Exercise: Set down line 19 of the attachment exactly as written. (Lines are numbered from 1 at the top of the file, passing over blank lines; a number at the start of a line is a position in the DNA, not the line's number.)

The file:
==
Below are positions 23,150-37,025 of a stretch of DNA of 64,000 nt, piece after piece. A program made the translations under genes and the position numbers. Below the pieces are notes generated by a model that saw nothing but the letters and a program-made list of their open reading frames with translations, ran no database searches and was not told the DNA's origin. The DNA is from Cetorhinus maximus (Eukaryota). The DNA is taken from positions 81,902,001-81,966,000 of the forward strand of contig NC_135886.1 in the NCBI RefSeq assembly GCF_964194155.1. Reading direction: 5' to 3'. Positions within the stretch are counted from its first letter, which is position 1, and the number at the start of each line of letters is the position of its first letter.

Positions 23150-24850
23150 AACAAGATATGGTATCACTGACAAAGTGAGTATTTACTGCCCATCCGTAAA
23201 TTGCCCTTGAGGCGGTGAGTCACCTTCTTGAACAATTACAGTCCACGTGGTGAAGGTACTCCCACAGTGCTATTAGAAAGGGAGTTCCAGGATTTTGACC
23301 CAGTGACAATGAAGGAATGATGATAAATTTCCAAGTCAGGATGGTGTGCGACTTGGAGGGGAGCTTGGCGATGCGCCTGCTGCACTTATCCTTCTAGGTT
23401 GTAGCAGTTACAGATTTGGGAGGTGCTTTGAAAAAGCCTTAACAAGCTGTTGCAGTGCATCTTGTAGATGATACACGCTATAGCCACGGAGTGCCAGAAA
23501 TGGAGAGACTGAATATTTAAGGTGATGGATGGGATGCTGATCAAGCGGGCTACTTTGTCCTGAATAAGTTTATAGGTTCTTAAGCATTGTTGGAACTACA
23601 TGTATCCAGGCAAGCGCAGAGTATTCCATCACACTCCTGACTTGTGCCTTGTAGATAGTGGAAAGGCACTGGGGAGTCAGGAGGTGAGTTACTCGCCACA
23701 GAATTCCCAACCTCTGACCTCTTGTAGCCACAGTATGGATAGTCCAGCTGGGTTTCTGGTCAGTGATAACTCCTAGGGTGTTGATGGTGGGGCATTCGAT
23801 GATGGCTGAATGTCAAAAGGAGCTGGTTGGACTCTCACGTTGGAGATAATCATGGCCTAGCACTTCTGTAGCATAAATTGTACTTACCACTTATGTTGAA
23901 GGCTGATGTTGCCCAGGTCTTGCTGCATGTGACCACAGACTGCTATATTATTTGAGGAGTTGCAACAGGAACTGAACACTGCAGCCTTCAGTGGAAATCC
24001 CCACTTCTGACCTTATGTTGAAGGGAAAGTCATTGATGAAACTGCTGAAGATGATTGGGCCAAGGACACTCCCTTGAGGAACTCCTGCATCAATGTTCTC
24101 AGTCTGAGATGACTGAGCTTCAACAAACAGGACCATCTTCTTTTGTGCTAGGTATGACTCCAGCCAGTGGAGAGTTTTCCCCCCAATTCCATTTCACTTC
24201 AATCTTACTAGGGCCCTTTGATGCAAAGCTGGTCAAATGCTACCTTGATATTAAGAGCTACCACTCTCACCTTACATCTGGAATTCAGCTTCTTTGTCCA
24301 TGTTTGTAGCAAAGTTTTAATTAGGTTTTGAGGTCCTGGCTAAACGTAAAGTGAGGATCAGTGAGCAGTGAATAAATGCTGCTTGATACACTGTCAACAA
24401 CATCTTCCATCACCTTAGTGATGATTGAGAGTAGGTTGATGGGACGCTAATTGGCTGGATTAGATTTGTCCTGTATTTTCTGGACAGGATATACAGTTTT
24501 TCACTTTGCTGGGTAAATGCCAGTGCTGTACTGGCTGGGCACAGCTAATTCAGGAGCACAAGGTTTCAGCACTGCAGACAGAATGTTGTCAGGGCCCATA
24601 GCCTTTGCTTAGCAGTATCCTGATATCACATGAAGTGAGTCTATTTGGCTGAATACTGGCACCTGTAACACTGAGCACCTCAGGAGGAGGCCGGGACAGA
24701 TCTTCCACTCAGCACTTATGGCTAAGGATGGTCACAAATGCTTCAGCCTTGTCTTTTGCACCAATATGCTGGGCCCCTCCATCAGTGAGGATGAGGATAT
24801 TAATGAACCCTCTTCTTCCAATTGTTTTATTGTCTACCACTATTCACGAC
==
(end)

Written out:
24701 TCTTCCACTCAGCACTTATGGCTAAGGATGGTCACAAATGCTTCAGCCTTGTCTTTTGCACCAATATGCTGGGCCCCTCCATCAGTGAGGATGAGGATAT